A deep dive into the Baton Rouge Police Department’s Underwater Investigation Unit
You won’t often find Detective Chris Fischer in a motorboat.
The BRPD s homicidemoney is often found in the most dangerous parts of town, looking for clues before the cases get cold.
But in certain circumstances, a motorboat is exactly where its skills are needed.
He is part of a small group: The Underwater Investigative Unit. It is made up of officers and detectives from across the department who scour local waterways for clues criminals hope never to find beneath the dark, murky water.
Among the members is Sgt. Thomas Ricken, who works in the K-9 division.
“We mainly recover evidence. It could be a gun, a safe, a vehicle. That’s what we mainly do. We also recover bodies,” Ricken said. .
These recoveries do not simply lead to closed cases. They also give closure to families.
The team has responded to the most publicized tragedies, one of them being Kori Gauthier, the LSU graduate who jumped from the Mississippi River Bridge in April 2021.
The team also assisted in the recovery of 16-year-old Osmar Escobar, who drowned near L’Auberge casino in September 2020.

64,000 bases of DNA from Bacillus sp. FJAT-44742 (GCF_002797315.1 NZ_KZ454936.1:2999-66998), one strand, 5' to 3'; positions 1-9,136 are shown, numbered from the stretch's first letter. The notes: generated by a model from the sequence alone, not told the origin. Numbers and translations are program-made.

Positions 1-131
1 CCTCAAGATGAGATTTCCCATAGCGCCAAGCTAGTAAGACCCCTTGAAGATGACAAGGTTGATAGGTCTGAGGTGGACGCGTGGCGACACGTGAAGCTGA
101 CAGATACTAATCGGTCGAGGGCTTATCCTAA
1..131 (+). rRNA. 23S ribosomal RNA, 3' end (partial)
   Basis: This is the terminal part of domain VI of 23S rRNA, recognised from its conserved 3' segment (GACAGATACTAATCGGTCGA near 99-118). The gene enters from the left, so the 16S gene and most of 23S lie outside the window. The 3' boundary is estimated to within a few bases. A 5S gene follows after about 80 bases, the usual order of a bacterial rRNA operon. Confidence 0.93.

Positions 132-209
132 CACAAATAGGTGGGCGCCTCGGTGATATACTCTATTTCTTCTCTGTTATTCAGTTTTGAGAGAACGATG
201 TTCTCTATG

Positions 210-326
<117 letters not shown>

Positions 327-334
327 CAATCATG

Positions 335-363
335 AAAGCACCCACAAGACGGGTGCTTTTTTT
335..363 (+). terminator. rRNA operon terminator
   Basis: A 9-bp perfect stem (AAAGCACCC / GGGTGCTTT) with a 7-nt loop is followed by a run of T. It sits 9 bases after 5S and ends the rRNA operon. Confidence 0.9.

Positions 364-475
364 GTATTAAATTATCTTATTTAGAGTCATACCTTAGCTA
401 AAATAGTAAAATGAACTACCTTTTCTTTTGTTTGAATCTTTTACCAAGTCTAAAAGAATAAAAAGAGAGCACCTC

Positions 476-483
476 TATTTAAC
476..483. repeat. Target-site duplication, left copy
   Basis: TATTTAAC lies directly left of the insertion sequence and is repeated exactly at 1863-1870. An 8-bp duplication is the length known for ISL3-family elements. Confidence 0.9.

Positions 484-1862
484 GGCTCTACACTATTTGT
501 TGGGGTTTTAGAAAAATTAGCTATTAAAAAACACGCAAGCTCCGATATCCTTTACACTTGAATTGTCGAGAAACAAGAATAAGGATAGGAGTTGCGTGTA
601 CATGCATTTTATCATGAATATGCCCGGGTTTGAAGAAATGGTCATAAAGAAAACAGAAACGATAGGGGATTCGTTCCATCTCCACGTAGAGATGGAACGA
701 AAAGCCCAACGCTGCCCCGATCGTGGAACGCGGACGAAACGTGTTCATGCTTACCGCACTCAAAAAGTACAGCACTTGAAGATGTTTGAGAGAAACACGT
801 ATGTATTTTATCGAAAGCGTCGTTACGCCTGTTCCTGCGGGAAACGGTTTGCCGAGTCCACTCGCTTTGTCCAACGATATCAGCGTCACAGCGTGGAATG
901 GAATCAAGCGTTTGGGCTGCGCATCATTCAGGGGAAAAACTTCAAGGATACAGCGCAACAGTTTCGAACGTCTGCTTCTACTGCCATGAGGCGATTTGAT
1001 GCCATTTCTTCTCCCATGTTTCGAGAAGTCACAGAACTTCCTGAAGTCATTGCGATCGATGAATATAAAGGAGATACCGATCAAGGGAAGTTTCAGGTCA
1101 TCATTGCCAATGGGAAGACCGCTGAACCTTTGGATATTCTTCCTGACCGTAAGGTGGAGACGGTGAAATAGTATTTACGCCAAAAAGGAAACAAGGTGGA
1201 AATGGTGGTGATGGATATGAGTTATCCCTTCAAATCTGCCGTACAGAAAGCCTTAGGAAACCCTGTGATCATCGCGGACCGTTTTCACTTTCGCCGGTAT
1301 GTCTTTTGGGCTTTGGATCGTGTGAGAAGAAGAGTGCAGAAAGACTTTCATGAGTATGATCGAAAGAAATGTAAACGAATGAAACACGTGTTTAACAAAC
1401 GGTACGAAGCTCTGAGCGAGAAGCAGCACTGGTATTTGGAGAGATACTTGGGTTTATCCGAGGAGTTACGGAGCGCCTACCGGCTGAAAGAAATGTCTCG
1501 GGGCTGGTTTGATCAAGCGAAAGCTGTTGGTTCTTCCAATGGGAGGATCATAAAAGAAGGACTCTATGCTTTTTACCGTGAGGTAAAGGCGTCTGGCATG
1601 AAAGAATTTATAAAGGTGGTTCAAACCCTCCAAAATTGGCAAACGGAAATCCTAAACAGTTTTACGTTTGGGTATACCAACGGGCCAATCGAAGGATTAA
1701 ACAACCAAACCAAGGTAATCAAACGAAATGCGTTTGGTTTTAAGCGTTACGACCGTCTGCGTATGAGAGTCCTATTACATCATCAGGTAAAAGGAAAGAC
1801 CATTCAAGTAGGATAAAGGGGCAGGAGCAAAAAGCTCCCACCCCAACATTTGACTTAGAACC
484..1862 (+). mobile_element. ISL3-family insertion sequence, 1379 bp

“That day we conducted search operations with several divers. We usually don’t continue a search after dark, just because we lose visibility of the diver and that puts the person in the water. in great danger, but that night we had the firefighters help us and they turned off the lights. We continued the search in the dark and we were able to retrieve his son and give him a bit of a hard time,” Fischer said.
To perform these recovery operations, the dive team goes out once a month and trains for almost 10 hours.
That was the task on Thursday morning.
“It’s dangerous. What we’re doing is very dangerous. There’s zero visibility. You’re underwater and it’s not normal for a person to breathe underwater. The better you train, the more you practice, the better prepared you are for real-life situations,” says Ricken.
At LSU Lakes, vegetation is one of the many obstacles they face during recovery missions.
For safety, the team is trained to respond to certain hand and rope signals after they disappear below the surface.
“The diver’s only sense of orientation is a line attached to their gear, so we know which way the shore is and that gives us the ability to search,” Fischer said.
“Different tugs mean different things to a different diver,” Ricken said.
When a job is too risky for divers, boats come in and use sonar devices to continue the search, doing everything to get the job done while keeping safety a top priority.